“Hey, True! How ya feelin’?” Johnny asked excitedly as he approached the boy, squeezing his shoulder, affectionately.

The boy ducked his head.

“What’s wrong, boy?” Johnny asked, concerned.

“I’m sorry I hit you. I didn’t mean to. Is it ok?”

“I know you didn’t mean to hit me. It was an accident. I’m ok…look at me, True.”

The boy slowly looked at Johnny, then he reached out to gently touch Johnny’s black eye.

“I’m fine. I’m not mad or upset. You were so scared last night and didn’t know who I was. It’s nothing to worry about. Promise me you’ll let it go, ok?”

“Okay……..I l-l-love you, Johnny.”

“I love you, too boy. Now, tell me why they’re trying to round me up.”

The boy smirked and said, “We’re going to town so I can get some clothes, shoes, boots, and a coat. We want you to come. Then, I’ll get to help with the chores.”

“Great! You’re gonna help me with my chores?”


“Well, I need to change my shirt. I’ll be back in a few minutes.”


Johnny patted the boy’s shoulder. He was concerned about the boy’s demeanor. He was very melancholy. Johnny wondered if there were any lingering effects of the sedative causing the boy to be in this mood. He caught Murdoch’s eye and gestured him to follow him upstairs. Murdoch got the hint and nodded. Johnny nodded and headed up the stairs.

Murdoch told Maria, “We’ll be having lunch in town, Maria, but we’ll be home for supper. Enjoy the peace and quiet.”

“Muy bien, gracias, patron.”

“Perhaps Truman can get a haircut while we’re in town,” Scott suggested.

The boy looked up at Scott curiously.

“If it grows any longer, we won’t be able to see your blue eyes, little brother!”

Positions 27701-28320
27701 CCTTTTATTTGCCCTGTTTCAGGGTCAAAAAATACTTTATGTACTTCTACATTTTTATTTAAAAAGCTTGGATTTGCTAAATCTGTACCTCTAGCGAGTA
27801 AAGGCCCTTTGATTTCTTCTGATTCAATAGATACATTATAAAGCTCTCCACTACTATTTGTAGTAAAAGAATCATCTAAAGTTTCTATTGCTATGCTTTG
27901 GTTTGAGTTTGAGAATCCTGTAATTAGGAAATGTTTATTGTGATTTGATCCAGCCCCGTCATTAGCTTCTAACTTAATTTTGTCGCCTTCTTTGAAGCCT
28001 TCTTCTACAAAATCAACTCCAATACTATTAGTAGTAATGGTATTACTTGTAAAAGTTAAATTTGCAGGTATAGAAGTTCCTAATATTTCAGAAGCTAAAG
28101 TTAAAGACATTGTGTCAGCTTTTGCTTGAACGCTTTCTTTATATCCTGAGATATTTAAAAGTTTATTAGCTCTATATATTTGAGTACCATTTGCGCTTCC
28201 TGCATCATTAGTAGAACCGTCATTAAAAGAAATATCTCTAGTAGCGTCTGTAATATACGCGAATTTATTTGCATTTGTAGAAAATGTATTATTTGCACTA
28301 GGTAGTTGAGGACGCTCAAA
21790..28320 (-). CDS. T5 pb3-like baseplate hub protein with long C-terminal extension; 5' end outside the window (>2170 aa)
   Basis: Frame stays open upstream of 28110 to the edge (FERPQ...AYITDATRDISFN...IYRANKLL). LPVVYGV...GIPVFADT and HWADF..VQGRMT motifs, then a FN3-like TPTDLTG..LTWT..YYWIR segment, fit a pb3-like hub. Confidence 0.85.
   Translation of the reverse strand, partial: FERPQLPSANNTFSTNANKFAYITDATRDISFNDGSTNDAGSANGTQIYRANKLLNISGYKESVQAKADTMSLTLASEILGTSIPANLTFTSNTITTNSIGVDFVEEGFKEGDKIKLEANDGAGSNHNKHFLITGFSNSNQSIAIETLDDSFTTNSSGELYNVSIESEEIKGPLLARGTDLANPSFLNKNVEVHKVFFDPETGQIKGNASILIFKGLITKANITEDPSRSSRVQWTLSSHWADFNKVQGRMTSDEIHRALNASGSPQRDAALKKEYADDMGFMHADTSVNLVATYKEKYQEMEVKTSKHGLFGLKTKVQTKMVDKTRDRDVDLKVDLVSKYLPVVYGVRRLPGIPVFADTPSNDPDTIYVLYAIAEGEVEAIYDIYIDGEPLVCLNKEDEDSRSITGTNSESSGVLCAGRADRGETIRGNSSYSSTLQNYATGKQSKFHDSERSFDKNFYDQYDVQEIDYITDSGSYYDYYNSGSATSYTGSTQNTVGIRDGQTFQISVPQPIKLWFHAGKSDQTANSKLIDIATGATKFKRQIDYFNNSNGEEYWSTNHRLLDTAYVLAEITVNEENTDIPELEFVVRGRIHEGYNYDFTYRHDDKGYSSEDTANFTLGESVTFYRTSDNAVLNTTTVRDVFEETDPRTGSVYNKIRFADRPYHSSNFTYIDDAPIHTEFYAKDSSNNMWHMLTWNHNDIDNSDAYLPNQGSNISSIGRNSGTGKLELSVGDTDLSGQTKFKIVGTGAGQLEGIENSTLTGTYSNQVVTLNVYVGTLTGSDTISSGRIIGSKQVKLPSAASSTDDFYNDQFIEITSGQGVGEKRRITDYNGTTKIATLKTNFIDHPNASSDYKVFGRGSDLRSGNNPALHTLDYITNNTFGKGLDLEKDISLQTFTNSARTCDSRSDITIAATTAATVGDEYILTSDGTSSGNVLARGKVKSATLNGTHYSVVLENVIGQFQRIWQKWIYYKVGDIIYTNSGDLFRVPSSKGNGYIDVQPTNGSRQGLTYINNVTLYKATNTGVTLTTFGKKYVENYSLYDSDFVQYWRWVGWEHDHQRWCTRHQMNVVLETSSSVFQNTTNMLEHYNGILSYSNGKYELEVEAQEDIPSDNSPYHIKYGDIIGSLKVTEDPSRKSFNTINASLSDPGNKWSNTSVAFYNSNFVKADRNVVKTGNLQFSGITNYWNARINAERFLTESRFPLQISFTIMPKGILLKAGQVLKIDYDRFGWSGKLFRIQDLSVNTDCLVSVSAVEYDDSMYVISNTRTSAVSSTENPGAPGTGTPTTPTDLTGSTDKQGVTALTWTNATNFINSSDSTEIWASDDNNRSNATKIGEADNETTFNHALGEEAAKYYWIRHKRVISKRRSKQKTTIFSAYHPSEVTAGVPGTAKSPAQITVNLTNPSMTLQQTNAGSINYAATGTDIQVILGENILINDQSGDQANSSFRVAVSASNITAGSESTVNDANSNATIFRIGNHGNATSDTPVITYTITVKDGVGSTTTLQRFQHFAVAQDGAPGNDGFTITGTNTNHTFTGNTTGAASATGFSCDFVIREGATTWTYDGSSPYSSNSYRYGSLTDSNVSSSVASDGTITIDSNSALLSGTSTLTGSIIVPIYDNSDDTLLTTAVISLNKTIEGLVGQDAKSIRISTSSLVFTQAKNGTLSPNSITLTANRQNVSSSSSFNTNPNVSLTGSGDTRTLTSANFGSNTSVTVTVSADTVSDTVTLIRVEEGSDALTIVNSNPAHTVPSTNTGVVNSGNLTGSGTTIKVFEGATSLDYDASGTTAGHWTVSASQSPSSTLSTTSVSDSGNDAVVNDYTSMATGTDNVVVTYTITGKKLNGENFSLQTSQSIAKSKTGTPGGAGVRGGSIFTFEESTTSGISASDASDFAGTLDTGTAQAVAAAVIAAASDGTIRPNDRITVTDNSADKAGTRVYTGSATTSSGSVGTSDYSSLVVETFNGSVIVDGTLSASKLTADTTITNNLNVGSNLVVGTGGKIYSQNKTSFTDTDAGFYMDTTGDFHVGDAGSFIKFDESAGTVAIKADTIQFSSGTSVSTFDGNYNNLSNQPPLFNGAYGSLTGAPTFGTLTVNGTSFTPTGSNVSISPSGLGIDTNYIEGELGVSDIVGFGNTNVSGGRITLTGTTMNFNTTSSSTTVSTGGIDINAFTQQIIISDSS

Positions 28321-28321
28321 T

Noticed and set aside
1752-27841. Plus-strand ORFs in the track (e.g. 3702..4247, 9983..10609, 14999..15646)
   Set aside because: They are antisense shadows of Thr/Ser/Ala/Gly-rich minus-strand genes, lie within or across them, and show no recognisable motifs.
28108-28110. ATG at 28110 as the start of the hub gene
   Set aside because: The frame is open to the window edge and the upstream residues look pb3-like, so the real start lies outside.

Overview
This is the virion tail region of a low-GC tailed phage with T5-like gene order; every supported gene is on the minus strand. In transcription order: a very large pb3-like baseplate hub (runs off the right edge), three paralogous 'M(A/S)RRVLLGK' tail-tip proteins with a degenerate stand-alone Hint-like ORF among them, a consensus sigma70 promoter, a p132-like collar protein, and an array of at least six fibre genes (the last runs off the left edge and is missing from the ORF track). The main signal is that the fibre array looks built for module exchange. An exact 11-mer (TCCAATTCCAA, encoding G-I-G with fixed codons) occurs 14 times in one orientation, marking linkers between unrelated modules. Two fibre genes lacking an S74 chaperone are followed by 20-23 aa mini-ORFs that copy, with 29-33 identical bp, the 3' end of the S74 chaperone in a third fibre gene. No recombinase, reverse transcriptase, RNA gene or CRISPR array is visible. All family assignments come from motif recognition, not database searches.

Truman shrugged and nodded. He already looked tired again. Murdoch hoped he wasn’t pushing the boy, but if they took the buckboard, the  child could sleep during the journey to and from town.

“Scott, why don’t you hitch up the buckboard? Put some hay bales and blankets and a tarp in the back.”

“Okay,” Scott answered and left to do as he was asked.

“I’ll be right back, Truman,” Murdoch told the child.

The boy nodded and picked up his milk glass with both hands.

Johnny was changing his shirt when Murdoch entered his room. The young man had scrubbed his face and hands and brushed his hair.

“What is it, son?”

“Truman is very quiet. Do you think the sedative is causing this?”

“Could be. He’s still recuperating, you know. He needs to build his stamina……He asked where you were and about doing his own chores. He wants to be part of this family.”

“Isn’t he?”

“Yes, but he may feel he needs to help out to feel like he really belongs. We’re going to get him outfitted today, get him a haircut, and have lunch. If Theo is in town, I’ll talk to him about adoption procedures.”

Johnny listened to Murdoch and nodded as he straightened his bed and picked up his clothes.

“What are you doing?”

“Cleaning up. I have to set a good example for Truman, right?”

Murdoch chuckled and patted Johnny’s shoulder. “If I knew having a young’un around would get you to keep your room clean, I would have gotten one a long time ago.”

“But it wouldn’t have been Truman,” Johnny pointed out.

“Very true. Truman was worth waiting for.”

“He certainly was,” Johnny agreed.

“You really love that boy, don’t you?”

“Yes, Pa, I really do…is he ready to go into town? Is he well enough?”

“I think so. He needs to get out into fresh air.”

While the men were talking upstairs, Truman was finishing his breakfast. He heard Scott drive the buckboard up to the kitchen door. Teresa heard, too, because she went outside to help Scott make up a bed in the back of the wagon after checking to see how the boy was doing. Truman lifted his milk glass again. His hands were shaking and he dropped the glass. It shattered and the milk splattered on the floor. He was afraid of another whipping, so he scrambled out of the chair, avoiding the glass, and hid under the table, put his face in his hands and wept. He thought the Lancers wouldn’t want a clumsy child around.

Murdoch and Johnny heard the glass break and rushed down the back stairs to see if anyone was hurt. When they entered the kitchen, they saw the broken glass and spilt milk on the floor. The chair was empty, but they heard sniffling. Johnny dropped to his knees and peeked under the table. He signaled to Murdoch that the boy was under there.

“Is he hurt?” Murdoch asked.

“It doesn’t look like it,” Johnny replied. “Truman? Hey, you alright?”